There is no independent review board that offers oversight or follow up on minimum standards of conduct or training that are required to work or continue working in that field. Generally speaking, a cop can't "lose his license" the same way a doctor can for misconduct, yet both can bring about your death.
First off, while it is outside of my realm of direct experience, I'm not so sure that doctors are such an awesome regulatory example to be emulated.  Medical error kills a quarter million Americans a year and I'm relatively confident we aren't blackballing every single doctor who screws up and kills a patient.  You are absolutely up in arms about cops who kill 1/250th of that number in a year - and most of them righteously.  Very, very few docs can claim self-defense for their medical error kills.  Maybe Millcreek can tell us a little bit about his experience with bad docs and medical error - I could be off base.

Regardless, can I tell you a little bit about how the police hiring practice actually works?  I'm going to break this down specifically for the town I live in, since that is the only place I have direct, recent experience.  I'm sure some departments are outliers in the process, but I can't imagine the one I happen to know about is drastically abnormal.
1. The Town Council approves the budget for hiring and the number of positions to fill.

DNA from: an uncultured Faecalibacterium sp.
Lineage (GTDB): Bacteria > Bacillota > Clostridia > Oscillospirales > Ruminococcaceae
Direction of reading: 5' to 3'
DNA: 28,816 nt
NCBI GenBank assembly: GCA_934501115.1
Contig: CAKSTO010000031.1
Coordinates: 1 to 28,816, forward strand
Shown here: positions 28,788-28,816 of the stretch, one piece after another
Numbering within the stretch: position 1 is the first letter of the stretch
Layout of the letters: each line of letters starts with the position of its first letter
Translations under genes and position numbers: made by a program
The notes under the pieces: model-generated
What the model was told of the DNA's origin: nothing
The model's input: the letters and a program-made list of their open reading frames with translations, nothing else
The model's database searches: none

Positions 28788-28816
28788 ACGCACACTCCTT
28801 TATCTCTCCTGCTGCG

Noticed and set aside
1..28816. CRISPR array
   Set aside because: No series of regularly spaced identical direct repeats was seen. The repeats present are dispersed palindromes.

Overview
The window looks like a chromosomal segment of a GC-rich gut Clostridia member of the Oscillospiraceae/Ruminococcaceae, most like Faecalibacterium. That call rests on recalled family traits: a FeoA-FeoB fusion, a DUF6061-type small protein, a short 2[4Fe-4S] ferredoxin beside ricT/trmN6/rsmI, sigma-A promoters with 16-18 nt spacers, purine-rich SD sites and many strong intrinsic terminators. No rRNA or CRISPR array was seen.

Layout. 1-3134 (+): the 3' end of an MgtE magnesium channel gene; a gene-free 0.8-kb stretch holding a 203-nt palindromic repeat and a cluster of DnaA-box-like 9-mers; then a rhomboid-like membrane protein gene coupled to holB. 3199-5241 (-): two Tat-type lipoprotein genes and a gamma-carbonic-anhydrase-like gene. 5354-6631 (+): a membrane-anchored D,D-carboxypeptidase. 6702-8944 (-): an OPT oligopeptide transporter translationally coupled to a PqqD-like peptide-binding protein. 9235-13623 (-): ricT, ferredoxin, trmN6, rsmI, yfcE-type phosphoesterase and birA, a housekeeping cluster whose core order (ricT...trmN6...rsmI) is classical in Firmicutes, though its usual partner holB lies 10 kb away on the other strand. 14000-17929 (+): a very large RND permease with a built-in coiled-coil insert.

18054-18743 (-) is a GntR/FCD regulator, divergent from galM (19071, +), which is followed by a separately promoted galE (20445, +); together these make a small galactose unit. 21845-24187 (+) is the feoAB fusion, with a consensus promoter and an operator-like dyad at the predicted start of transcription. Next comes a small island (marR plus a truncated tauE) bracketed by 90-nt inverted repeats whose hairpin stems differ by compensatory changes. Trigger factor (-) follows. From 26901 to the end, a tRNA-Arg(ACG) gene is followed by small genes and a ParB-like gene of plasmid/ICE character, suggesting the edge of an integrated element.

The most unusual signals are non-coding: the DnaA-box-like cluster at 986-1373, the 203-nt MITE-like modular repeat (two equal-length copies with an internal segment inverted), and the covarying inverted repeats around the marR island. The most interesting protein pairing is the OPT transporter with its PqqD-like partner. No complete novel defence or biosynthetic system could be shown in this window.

2. The Chief advertises the positions.
3. Online pre-application
4. Physical tests (basic strength and agility)
5. Oral interview panel
6. Formal written application
7. Comprehensive background investigation conducted by detectives (criminal background check, interviews with previous employers, credit check, reference checks, etc).
8. Polygraph/Voice Stress Analysis interview
9. At several points along the way, candidates' records are brought to a Police Merit Commission on which I have served for the past six or seven months.  This is a non-Law Enforcement oversight board who make all hiring, firing, and promotion determinations, as well as handling any serious discipline issues.  The Chief asks the Commission to remove candidates who have failed at any step of the process.  That could be based on physical performance, criminal history/admitted criminal behavior, financial red flags, or negative information provided by previous employers (including previous departments, if applicable).